Crusta combines 1.) representation of global, high-resolution surface data, 2.) visualization of these data on a real-time virtual globe, and 3.) efficient exploration and annotation using real-time interactive software tools. Using Crusta one can easily import sub-meter resolution DEM or imagery for arbitrary locations on the globe. Dynamic manipulation of the visualization (illumination, vertical exaggeration, iso-lines) support explorative discovery of key surface features and a clear understanding of their three-dimensional embedding. Such features can be directly mapped on the virtual landscape. This capability greatly improves the confidence and localization of mapped features. The majority of movies on this website demonstrate Crusta.


LiDAR Viewer provides an opportunity for the user to view LiDAR point cloud datasets without sub-sampling or reducing the data. The program will load in a point cloud and display each individual point from the survey. LiDAR Viewer allows the user to select points and extract them to a separate file, extract primitives (plane, sphere, cylinder) from selected points, determine distance from a plane, and navigate in real-time through large datasets (>2.7 billion points). It is a powerful tool that can provide unique insight from LiDAR datasets that are difficult to attain using DEMs.

• Map the trace of the Enriquiilo fault and prepare a 3D model of the fault. This will enable us to use the newly available imagery to seek evidence of the most recent earthquake and penultimate events from the 18th century. We plan to use this fault model in forward simulations of fault interaction using Virtual California, GeoFEST, or another appropriate code.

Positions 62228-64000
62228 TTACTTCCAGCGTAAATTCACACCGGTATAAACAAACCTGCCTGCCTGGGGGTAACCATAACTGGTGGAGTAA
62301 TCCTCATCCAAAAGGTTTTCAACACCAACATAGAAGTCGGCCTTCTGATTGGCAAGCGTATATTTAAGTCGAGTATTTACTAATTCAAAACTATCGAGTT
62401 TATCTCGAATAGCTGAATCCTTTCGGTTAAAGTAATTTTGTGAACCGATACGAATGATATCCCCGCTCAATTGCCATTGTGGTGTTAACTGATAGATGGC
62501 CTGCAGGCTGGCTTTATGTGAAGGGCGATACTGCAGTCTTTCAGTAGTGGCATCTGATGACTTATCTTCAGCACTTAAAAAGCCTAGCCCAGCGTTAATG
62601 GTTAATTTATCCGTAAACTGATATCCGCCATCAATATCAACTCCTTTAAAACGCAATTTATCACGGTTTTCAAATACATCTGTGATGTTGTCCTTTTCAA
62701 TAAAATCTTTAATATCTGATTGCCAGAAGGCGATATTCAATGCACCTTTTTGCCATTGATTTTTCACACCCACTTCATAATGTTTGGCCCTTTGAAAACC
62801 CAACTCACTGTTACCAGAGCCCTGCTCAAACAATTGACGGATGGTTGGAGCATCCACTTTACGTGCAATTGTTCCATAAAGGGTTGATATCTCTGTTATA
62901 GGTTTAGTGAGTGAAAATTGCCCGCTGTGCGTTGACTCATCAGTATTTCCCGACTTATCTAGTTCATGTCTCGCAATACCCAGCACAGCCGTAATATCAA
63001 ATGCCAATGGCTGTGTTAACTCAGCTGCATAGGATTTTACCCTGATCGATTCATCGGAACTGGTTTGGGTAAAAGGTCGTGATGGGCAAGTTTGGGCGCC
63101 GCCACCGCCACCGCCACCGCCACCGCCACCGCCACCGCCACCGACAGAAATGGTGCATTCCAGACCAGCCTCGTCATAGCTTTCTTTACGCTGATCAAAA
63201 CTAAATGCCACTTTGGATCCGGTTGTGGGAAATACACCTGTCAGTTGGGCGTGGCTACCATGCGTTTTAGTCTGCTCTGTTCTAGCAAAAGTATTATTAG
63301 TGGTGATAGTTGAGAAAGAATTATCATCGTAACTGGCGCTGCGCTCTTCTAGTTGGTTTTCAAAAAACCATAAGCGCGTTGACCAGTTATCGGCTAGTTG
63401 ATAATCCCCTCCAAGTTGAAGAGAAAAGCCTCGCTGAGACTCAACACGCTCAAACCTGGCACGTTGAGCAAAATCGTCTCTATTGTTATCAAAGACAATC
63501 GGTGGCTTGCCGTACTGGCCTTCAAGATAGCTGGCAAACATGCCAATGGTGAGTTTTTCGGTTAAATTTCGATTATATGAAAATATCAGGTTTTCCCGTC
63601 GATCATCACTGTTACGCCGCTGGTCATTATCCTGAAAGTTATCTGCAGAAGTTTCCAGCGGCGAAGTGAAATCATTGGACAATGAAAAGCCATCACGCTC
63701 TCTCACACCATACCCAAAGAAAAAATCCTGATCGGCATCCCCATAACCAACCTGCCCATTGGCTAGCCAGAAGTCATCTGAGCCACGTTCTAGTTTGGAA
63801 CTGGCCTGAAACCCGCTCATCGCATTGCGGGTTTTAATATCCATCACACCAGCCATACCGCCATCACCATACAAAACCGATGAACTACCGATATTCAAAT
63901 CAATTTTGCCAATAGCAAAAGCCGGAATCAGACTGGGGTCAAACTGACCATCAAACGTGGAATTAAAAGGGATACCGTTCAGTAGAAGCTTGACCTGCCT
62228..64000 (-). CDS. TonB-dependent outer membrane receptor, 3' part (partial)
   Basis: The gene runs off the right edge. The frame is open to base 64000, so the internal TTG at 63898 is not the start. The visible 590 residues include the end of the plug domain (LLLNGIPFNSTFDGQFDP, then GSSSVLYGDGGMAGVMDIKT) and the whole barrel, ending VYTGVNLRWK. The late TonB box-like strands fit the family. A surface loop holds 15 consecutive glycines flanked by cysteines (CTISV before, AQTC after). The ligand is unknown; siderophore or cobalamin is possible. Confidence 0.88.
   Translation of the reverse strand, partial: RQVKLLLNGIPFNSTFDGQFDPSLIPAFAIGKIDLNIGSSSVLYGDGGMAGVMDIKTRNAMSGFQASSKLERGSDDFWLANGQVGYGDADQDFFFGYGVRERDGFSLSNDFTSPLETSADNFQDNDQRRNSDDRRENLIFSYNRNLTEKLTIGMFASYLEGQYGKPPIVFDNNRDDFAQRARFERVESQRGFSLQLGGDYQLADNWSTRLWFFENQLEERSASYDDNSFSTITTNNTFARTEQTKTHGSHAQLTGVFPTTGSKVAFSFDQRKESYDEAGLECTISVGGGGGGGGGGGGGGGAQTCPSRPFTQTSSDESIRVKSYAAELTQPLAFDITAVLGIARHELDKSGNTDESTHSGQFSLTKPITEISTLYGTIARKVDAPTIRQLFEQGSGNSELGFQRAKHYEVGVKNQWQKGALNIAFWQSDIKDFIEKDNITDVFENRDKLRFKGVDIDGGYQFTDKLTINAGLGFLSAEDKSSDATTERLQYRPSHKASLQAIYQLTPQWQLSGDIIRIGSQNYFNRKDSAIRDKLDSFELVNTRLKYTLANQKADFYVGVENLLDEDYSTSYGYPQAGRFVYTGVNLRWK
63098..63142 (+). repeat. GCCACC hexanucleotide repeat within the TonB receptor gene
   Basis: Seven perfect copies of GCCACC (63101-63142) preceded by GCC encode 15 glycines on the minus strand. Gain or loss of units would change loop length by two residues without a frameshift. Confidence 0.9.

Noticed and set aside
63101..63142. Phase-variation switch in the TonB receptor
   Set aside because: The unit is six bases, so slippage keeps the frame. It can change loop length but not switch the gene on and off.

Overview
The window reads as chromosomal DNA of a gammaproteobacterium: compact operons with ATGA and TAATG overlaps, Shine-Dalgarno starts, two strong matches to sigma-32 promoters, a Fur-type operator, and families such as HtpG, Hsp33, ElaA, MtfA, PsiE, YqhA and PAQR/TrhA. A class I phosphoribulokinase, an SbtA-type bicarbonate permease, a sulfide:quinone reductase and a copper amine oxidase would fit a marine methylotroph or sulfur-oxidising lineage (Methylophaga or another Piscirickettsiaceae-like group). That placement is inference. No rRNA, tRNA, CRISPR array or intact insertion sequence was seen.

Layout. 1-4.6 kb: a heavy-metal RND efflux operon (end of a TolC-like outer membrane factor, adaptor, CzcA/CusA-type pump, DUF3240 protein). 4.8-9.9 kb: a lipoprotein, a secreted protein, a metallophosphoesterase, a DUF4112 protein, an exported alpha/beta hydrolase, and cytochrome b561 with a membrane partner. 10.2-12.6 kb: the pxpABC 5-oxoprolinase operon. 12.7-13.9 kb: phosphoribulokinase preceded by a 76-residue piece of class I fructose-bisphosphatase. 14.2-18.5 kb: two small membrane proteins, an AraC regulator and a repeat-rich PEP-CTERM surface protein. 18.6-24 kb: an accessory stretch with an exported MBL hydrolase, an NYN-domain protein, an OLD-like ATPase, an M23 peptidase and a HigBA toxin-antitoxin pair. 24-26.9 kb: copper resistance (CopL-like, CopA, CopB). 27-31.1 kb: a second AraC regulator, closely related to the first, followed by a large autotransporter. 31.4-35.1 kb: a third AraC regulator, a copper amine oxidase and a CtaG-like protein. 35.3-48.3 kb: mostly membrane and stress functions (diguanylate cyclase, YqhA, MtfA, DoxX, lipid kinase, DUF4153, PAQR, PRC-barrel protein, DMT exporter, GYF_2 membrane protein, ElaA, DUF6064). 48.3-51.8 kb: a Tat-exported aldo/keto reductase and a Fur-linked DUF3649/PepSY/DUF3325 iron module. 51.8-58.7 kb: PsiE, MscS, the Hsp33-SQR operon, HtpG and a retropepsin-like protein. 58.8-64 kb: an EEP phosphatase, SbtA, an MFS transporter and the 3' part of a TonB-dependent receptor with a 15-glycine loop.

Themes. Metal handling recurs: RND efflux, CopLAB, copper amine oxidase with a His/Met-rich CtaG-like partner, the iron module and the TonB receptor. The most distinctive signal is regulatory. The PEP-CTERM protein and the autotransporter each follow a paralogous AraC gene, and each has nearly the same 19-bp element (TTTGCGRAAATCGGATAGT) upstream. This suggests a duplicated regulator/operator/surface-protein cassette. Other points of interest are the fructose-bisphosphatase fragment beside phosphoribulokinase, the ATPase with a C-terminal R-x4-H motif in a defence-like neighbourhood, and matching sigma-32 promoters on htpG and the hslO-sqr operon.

• Rapidly assess the data for ground rupture, liquifaction, landslides, and other structures, and, if needed, pass observations to researchers in the field. Though reports from the field and our own investigations indicate that ground ruptures are minimal from this event, we continue with with the assessment because our analysis tools may able to reveal features in the new data that are difficult to identify using other methods. We also plan to map other active structures in southern Haiti that are broadly part of the Enriquillo fault zone and that will help to understand the structural context of the 2010 and penultimate events.

• Using methods that we have developed for automated feature extraction and surface characterization, analyze LIDAR and other remote sensing data for the extend and scope of damage and the presence of damaged features.

Rates of deformation are important for predicting earthquake frequency. We seek to understand how slip rates vary along the Enriquillo fault in southern Haiti to its termination in the southwestern Dominican Republic, as well as the relationship Enriquillo fault slip to the rate and style of deformation of flanking structures in southern Haiti.